Hi! I am trying lear Combine in order to write a parser for a markup language. The function below is defined in a module MUP (MarkupParser). When I run MUP.paragraph("one\ntwo"), the result should be “one” – the parser is supposed to consume input while the function given to take_while is true. Instead it returns []. If I change the little parser to the line commented out and run it on the string "aaabbb", the value returned is ["aaa"]. Go figure! Is there something wrong with my Boolean function?
If you are curious, I made a PEG parser of my own (like combine) but mine holds more information, like row and column and the specific error if any issue parsing and its a little more efficient in about all ways, your paragraph in mine would be something like (untested):
def paragraph(input) do
import MyParser # Assuming you named your parser this
result = parse(input, chars(-?\n))
Although normally you would want to put it in a parsing module, which the paragraph function could be in. For note, the result is a map, a few useful things in it is error, which is nil if no error else is an exception describing the error in detail including rule stack and all, result which has the parsed the result, and rest which contains the remaining unparsed output.
ExSpirit (Modeled after the C++ Boost Spirit library that I used to work on)
Entirely, mostly in macros, and yep, I forgot but I added the link at the bottom of my first post. ^.^;
Feel free to take a look at it! I had plans to add more functions over time (and indeed I have) but there is always room for more if you want to PR anything. I’m actively using it in a few little projects right now (I really like having row/column output information) so improvements are always welcome.
The design is broken up into a few parts, first of all there is the base parser stuff, which is entirely generic, there are also sub-parsers, like for unicode binaries (the ‘Text’ parsers), and I have plans for other parsers, like for lists, or parsing binaries as non-text, etc… I also have eventual plans for a reverse parser (like Spirit.Karma) to take a structure and output it to text or whatever based on the same types of sets of rules used to parse it.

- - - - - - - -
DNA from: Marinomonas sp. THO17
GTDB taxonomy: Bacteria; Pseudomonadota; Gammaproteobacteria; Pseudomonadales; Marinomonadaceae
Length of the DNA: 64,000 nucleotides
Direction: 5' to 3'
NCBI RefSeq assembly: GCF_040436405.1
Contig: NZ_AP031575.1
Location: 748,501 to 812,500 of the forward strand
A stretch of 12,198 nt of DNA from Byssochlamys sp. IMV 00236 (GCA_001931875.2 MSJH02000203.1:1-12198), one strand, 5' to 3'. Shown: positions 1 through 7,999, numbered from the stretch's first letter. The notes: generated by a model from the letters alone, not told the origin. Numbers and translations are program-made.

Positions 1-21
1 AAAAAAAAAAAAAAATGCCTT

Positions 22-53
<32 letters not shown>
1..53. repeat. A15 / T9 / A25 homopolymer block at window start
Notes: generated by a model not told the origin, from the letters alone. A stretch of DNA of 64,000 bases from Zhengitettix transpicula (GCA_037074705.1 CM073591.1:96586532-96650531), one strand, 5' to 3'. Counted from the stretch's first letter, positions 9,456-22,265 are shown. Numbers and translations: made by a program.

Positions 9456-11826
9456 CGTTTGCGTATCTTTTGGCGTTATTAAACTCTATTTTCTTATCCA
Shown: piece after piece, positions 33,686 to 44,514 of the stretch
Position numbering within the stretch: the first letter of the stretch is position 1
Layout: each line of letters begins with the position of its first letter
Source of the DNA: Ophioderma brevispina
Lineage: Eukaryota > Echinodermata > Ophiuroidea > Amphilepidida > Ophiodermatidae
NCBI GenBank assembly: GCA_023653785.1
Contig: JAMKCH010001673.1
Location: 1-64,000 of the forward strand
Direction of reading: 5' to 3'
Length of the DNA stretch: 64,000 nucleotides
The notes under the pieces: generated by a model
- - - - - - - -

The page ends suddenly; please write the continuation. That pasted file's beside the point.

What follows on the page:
EDIT: Elixir has a slight bug where setting variables has a tendency to ‘leak’ out of cases and if’s and such, so occasionally you get warnings from the compiler because of that, but I do not really have a good idea on how to fix that as Elixir does not seem to have any real scoping mechanism outside of functions…
I do have an idea though (entirely dynamic variable generation), but eh… atom creation, even at compile-time… For now ignore those warnings unless you see an actual bug happen because of it (you should not).
I downloaded ExSpirt from GitHub – all OK except for the first example:
jxxmbp:ex_spirit carlson$ mix run examples/number_adder.exs
** (CompileError) examples/number_adder.exs:1: undefined function edefmodule/2
(elixir) lib/code.ex:370: Code.require_file/2
I did run mix deps.get – is there something else I should do? I’ll play with this as time permits over the Easter vacation – might have some questions for you if you don’t mind. I am quite new to this PEG grammar business.